Please save the Hollywood Theater! If this theater doesn’t get a digital projector, they will be forced to go dark.
That means no more shadowcasting Rocky, which is one of the highlights of my life. This is also the theater Stephen Chbosky went to to get his Rocky fix and the one featured in the Perks of Being a Wallflower
We need $70,000 for this projector, so please, donate what you can. This theater is the home of many, including myself. It is such a beautiful place and so many memories were made here. I don’t know what I’ll do if they are forced to close.
Please, help out, spread the word, and donate. Every penny is appreciated.
“There is a strange sort of reasoning in Hollywood that musicals are less worthy of Academy consideration than dramas. It’s a form of snobbism, the same sort that perpetuates the idea that drama is more deserving of Awards than comedy.” -Gene Kelly
People tell you, “Oh it’s really hard” and of course it is. But if you have a burning passion to do something, commit to that 100% and work as hard as you possibly can on pursuing that passion. That commitment will either lead you to what you think you want or lead you to something you didn’t even know is out there. By just following that passion, it will lead you to something you’re supposed to do.
A lot of people and a lot of people’s parents tell them, “Well you need a plan B.” I’m not a believer in plan B. I don’t think there can be a plan B. There can only be a plan A and then Plan A will lead you to a different plan, maybe, that you don’t even know about. To be acting out of fear is something that I think a lot of people who want to be artists battle with and I know I did as a young person. I learned that…even if you do exactly what you think you want to do, it never looks like the thing you thought it was going to look like, it looks different. You may achieve your dream in the way you thought of it, it will probably lead you to another dream you probably didn’t know about. That’s the thing I think is most important for young aspiring artists.
There’s a little something to alienate everyone. Older people are widely thought to be allergic to rap, while hip-hop aficionados are likely to assume that, if it’s in a theater, the music has to be ersatz. Youngsters, who can’t afford Broadway unless their affluent parents escort them, aren’t known to gravitate to historical pageants. And white people, still the overwhelming majority of ticket buyers, tend to want to see reflections of their own pigmentation when shelling out hundreds of dollars for a night’s entertainment.
No doubt a fair number of old school producers rolled their eyes when word got out that Miranda, coauthor of the Tony-winning musical “In the Heights,” was working on a show that must have sounded to them like Snoop Dogg redoing “1776.” Fortunately, there were people well placed to support Miranda’s improbable vision. Oskar Eustis, the artistic director of New York’s Public Theater, opened his theater to “Hamilton” as part of a commitment to expanding the demographic reach of the contemporary American musical.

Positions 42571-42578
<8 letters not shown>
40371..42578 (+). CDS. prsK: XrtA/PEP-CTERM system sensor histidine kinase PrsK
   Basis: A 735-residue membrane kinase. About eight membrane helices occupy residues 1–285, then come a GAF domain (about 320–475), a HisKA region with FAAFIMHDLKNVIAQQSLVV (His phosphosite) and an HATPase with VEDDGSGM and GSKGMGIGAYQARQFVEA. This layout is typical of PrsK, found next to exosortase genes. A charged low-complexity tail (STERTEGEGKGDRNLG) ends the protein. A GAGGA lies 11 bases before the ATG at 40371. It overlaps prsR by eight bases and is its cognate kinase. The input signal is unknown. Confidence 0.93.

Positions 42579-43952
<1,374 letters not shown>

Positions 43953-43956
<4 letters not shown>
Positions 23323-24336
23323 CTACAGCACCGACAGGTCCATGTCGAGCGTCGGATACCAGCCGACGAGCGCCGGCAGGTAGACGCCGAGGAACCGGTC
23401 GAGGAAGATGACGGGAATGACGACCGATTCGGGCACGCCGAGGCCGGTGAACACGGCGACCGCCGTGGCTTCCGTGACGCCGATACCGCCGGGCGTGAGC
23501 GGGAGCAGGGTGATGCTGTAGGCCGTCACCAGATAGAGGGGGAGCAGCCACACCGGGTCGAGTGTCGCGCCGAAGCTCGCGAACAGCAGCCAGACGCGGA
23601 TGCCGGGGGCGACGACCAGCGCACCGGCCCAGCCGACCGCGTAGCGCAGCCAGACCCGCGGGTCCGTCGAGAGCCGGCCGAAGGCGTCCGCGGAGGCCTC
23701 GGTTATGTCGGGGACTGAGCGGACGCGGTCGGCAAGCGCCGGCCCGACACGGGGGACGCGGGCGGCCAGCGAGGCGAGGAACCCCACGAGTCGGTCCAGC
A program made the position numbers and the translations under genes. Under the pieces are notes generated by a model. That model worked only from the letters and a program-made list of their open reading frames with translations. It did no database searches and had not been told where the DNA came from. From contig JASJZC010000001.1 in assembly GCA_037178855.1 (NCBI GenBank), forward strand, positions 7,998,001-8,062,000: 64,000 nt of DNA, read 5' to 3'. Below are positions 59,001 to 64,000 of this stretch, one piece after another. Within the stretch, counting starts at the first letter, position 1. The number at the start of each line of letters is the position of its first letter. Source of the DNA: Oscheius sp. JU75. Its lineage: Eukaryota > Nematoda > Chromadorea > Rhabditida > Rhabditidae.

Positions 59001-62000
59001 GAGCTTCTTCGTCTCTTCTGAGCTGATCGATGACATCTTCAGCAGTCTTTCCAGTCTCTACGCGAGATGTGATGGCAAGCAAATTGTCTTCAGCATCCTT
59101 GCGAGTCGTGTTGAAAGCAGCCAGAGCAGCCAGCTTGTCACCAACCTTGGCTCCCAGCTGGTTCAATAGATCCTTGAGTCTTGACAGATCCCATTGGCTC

The Public is where “Fun Home,” the coming-of-age musical about a lesbian cartoonist haunted by the apparent suicide of her closeted gay father, also premiered. Lisa Kron and Jeanine Tesori’s show, based on Alison Bechdel’s graphic memoir, had many predicting it would be at best a short-lived succès d'estime. But “Fun Home,” which was perhaps an even bigger long shot than “Hamilton,” not only won the Tony for best musical but recouped its capitalization in the relatively quick span of eight months. It will go down in the annals of Broadway as both a commercial and critical hit.
As a result of an off-Broadway theater’s determination to reflect American multiculturalism in the work it produces, along with the courage of some farsighted Broadway producers, the Great White Way suddenly seems a lot more welcoming if still not as multihued as it could be.
Broadway continues to have serious diversity problems in terms of audiences and artists. Last year’s Tony nominees were nearly as white as this year’s Oscar contenders, yet there was little uproar as one pale Brit after the next took home a statuette with plummy gratitude.
But what “Hamilton” and “Fun Home” spectacularly demonstrate is that making an investment in extremely talented artists from diverse backgrounds is still the best business plan for simultaneously growing prestige and revenue.
Playing the great rock critic Lester Bangs, in Almost Famous, Seymour Hoffman remarks that: “Great art is about guilt and longing.” So often, that was what Seymour Hoffman’s acting was about. “Truth” is a word that’s thrown around a lot in the theatre; it’s a hazy concept that encompasses a lot of things, including not being hammy, or affected or self-conscious. It’s hard to pin down but easier to see when it’s right in front of you. When you watch Philip Seymour Hoffman act, you are watching something true. He once said of his career: “I just thought I’d ride my bike to the theater. That’s what was romantic to me.” It’s a line that sums up the possibility of creation, the optimism of making something artistic happen. To think that he’ll never do that again is almost too sad.